My rating: 4 of 5 stars
Things I Liked:
*Tyrion Lannister– He is unquestionably my favourite character and his quote “Never forget who you are, for surely the world won’t. Make it your strength, then it can never be your weakness. Armor yourself in it and, it can never be used to hurt you.” to Jon Snow is brilliant. I love how he forges his own path, regardless of what his other family members think. I also enjoy how Tyrion attempts to mentor Jon Snow, it reveals a lot about the two of them.
*The Narrative:– The Story Elements (Plot + Characters) are fascinating, brilliant and depressing. Though this is mostly because, as a writer, this book shows me just how far I have to go before I’m anywhere near this level of writing skill. I also like how George RR Martin is not afraid to kill off characters and that their deaths have long term emotional impact and serve a purpose in the over-arching plot.
*The Appendix– It has all the houses and their family trees (including who is dead and how they died), which makes understanding who is connected to who in the enormous cast of characters that much easier.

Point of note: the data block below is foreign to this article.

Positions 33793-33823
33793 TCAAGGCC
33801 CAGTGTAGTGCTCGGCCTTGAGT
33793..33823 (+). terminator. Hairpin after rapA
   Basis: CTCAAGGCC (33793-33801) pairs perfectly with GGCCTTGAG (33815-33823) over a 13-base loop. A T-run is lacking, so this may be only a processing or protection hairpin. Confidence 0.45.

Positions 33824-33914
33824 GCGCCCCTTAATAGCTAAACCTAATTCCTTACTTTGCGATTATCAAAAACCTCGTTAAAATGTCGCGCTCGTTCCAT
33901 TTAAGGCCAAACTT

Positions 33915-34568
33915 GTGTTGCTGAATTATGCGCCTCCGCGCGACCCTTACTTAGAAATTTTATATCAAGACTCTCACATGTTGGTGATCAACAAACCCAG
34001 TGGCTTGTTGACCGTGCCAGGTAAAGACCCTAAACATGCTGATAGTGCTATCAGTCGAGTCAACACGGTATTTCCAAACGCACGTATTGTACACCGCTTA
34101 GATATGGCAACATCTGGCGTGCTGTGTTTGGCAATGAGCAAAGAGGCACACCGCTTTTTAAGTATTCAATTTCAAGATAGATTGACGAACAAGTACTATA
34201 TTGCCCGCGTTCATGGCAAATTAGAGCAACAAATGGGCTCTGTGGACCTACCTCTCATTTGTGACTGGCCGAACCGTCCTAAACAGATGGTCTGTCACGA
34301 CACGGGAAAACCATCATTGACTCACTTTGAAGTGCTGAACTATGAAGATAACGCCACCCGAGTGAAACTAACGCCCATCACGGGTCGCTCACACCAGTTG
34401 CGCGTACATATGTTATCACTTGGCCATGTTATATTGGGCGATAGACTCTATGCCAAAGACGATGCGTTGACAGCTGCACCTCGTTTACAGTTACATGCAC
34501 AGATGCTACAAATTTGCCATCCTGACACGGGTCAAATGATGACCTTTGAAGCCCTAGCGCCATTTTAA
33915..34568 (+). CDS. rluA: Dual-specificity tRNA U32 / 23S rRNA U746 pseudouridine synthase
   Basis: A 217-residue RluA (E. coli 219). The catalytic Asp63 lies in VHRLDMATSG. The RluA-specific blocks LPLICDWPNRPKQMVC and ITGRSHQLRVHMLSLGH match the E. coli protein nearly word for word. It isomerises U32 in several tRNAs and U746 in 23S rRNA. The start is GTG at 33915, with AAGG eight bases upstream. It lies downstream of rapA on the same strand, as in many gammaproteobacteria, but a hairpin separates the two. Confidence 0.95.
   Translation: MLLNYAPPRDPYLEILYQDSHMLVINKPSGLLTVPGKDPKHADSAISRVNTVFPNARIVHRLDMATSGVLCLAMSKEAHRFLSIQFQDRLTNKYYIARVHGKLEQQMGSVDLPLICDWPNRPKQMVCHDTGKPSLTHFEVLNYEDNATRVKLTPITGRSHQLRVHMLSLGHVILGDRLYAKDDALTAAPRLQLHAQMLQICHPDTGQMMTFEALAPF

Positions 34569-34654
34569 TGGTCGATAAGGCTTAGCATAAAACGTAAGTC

Things I Did Not Like:
*Loads of Characters– The sheer overwhelming enormity of the cast of characters was the reason I had to stop reading the book. It also does not help I found that many of the male characters were difficult to distinguish from each other.
*Too Many Sub-plots– Unfortunately, like the Eye of The World by Robert Jordon, this is the first book in the series of A Song of Fire and Ice and there was an excessive amount of things going on in this book. I would get fully immersed into Jon Snow’s sub-plot up at The Wall, then I would be unceremoniously yanked back to the secret plot back at the capital. While I did enjoy the political intrigue going on around the Iron Throne and the mystery of the previous Hand’s death, The Wall (to me) was more interesting. It would also take ages to get back to Jon Snow, so for me it would be disorientating having to backtrack.
However, the most impacting aspect of this novel was Danny’s Journey and the way it made me think. To be brutally honest, while I understood and emphasized with Danny and her desperate position, however I found myself emphasizing more with Mirri Maz Duur. While I do not condone her actions, I understood why and how she could do it.
It is easy to forget Danny is only 13-14 years of age (as opposed to the TV series 16-18), and thus highlighted just how naïve, privileged and sheltered Danny’s life has been in comparison to other women in the Westeros World. If George RR Martin’s objective was to make my brain work overtime until it felt as though it would explode, well mission accomplished.